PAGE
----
STORY: “Litany of the Generations” by Gail Forsyth-Vail and James C. Leach
Today we are commemorating an important anniversary. It was 400 years ago that the first Africans were brought to this continent, the one we now call America. Today we’ll try to imagine what 400 years looks like, measured in people. We’ll be making a human timeline.
(One at a time, 17 volunteers come forward to make a line across the front of the Sanctuary.)
- You represent the first generation of West African people who were kidnapped and brought to Jamestown as slaves in year 1619 — arriving before the pilgrims came to Plymouth Rock.
- You represent the children of those people, born between 1625 and 1650. You remain enslaved alongside others as slave trading develops.
- You represent the children’s children, the 3rd generation, of those Jamestown slaves. Born between 1650 and 1675, you remain enslaved throughout the colonies in both north and south.
- You represent the children’s children’s children, the 4th generation, of those Jamestown slaves, born between 1675 and 1700.
- You represent the fifth generation, born between 1700 and 1725. Many more European Anglos have arrived here now and continue to claim the land as their own. Certain cities and towns are centers of great wealth, in part because you remain enslaved.
- You represent the 6th generation, born between 1725 and 1750. Many Indigenous, Native Americans have been driven out to make way for the expanding population in these British colonies. But you are still here and still enslaved.
- You represent the children’s children’s children’s children’s children’s children, the 7th generation, born between 1750 and 1775. The colonies have begun a push for independence, stating that “all men are created equal.” That claim does not include you since you are still enslaved.
- You represent the 8th generation, born between 1775 and 1800. The British colonies are now the United States. Some enslaved people from northern towns were even forced to fight in the American Revolution. The early presidents include enslavers. Thousands more West African people arrive here in chains. You remain enslaved.
- You represent the 9th generation, born between 1800 and 1825. This country’s population is booming. Textile mills in the North demand more cotton and make more profits for privileged owners. So farmers in the South, with free labor, grow more and more cotton, and thus need more and more slaves. As enslaved people continue to arrive here, you too remained enslaved.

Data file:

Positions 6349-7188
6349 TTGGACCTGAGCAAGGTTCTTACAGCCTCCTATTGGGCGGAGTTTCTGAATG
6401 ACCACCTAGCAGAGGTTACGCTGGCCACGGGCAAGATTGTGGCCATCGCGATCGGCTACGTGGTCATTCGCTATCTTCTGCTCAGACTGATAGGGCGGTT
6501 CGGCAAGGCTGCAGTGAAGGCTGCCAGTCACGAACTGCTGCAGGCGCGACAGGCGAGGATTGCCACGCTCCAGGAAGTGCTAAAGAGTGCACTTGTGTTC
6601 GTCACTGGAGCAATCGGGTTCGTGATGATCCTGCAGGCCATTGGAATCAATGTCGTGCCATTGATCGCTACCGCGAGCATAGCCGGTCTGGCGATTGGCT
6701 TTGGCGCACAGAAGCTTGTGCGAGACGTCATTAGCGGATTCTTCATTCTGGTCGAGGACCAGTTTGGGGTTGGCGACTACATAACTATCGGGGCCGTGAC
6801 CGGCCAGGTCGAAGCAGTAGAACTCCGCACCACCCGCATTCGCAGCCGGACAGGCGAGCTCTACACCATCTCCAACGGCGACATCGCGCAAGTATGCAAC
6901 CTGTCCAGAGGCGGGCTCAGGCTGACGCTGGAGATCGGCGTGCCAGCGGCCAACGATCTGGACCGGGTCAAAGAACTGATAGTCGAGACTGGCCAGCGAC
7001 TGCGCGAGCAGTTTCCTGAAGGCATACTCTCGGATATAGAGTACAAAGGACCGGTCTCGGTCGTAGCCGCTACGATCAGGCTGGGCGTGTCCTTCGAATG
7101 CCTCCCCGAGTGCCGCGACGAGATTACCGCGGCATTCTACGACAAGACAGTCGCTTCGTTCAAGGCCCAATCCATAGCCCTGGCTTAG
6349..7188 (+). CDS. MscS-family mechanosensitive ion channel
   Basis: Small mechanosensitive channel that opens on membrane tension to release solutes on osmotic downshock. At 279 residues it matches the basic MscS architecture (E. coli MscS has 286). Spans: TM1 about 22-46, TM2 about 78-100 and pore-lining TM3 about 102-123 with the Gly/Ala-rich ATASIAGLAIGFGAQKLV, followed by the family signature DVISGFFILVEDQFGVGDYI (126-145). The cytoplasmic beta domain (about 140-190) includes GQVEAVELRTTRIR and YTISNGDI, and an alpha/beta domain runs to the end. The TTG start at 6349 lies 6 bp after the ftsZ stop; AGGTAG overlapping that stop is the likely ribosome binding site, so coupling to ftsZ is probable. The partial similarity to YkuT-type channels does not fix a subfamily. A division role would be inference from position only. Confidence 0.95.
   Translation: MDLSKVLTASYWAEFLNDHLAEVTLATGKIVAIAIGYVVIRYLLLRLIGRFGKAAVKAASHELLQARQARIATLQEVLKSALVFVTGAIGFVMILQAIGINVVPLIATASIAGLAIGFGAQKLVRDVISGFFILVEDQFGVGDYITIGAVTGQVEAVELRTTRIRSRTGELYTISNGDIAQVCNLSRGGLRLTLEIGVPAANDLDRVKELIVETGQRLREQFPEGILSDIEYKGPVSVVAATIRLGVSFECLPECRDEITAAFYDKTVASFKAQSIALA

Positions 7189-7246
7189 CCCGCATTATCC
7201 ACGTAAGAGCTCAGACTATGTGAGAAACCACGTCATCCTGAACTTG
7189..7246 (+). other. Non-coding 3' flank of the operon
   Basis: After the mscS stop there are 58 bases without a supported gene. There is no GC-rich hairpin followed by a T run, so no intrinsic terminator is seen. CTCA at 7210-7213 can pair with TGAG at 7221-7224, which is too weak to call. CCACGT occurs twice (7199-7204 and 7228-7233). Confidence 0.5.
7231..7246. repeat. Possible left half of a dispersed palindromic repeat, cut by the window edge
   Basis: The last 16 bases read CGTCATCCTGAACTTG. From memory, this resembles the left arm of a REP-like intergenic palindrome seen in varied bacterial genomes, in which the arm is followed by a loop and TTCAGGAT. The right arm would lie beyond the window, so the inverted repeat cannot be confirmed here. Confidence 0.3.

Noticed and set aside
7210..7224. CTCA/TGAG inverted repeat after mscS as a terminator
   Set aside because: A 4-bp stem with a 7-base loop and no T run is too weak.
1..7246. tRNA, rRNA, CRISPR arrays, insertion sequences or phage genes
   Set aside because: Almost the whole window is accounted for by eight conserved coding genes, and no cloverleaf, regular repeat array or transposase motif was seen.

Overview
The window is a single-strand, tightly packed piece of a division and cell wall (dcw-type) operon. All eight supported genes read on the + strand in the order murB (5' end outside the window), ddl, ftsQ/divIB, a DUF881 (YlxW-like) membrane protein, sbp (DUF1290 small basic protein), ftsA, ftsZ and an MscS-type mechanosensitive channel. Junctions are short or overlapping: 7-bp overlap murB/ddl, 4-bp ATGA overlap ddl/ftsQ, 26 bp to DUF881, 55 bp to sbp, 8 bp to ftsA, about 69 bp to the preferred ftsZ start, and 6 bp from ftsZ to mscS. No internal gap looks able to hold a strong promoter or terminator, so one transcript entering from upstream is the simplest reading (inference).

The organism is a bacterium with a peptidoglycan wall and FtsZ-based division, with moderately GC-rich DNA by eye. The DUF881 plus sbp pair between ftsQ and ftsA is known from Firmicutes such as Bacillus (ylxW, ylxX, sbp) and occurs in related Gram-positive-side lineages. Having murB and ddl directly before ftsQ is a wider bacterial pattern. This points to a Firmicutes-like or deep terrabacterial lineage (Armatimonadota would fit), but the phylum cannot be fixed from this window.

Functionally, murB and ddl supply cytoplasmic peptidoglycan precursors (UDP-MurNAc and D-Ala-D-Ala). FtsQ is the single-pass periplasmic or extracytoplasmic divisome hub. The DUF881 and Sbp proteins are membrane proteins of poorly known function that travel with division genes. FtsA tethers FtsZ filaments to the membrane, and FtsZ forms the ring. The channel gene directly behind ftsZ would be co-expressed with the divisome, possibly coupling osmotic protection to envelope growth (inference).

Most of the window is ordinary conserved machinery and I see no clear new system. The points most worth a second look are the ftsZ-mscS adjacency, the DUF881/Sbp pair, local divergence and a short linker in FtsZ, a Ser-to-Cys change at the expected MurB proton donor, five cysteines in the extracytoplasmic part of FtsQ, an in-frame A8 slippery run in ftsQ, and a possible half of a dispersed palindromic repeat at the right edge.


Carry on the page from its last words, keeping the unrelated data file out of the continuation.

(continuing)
- You represent the 10th generation, born between 1825 and 1850. Native Americans are still being forced from their lands, many die or are slaughtered. The United States has taken a huge piece of Mexico and now rules over its Spanish-speaking citizens. There are now groups of people writing and speaking against slavery, and yet . . . . you remain enslaved.
- You represent the 11th generation of the Jamestown slaves, born between 1850 and 1875. The country has fought a Civil War. After 244 years, slavery has officially ended. You are emancipated. You are the eleventh generation to live here but the first to do so out from under the specter of slavery. You are poor, uneducated; many people in the north and south are working hard to limit your rights.
- You represent the 12th generation, born between 1875 and 1900. After a brief period of empowerment, the Supreme Court has now ruled that separate is not only permissible, it is necessary. You are no longer a slave, but the law says you have fewer rights and privileges than white people.
- You represent the 13th generation, born between 1900 and 1925. The NAACP comes into existence. A world war is fought with black soldiers amongst the U.S. troops. They return home to intense oppression. Lynchings take place from Maine to California. A black migration from south to north fosters new forms of segregation and exclusion in northern cities. You still live and work under laws that separate you from white people and your children attend schools that are clearly inferior.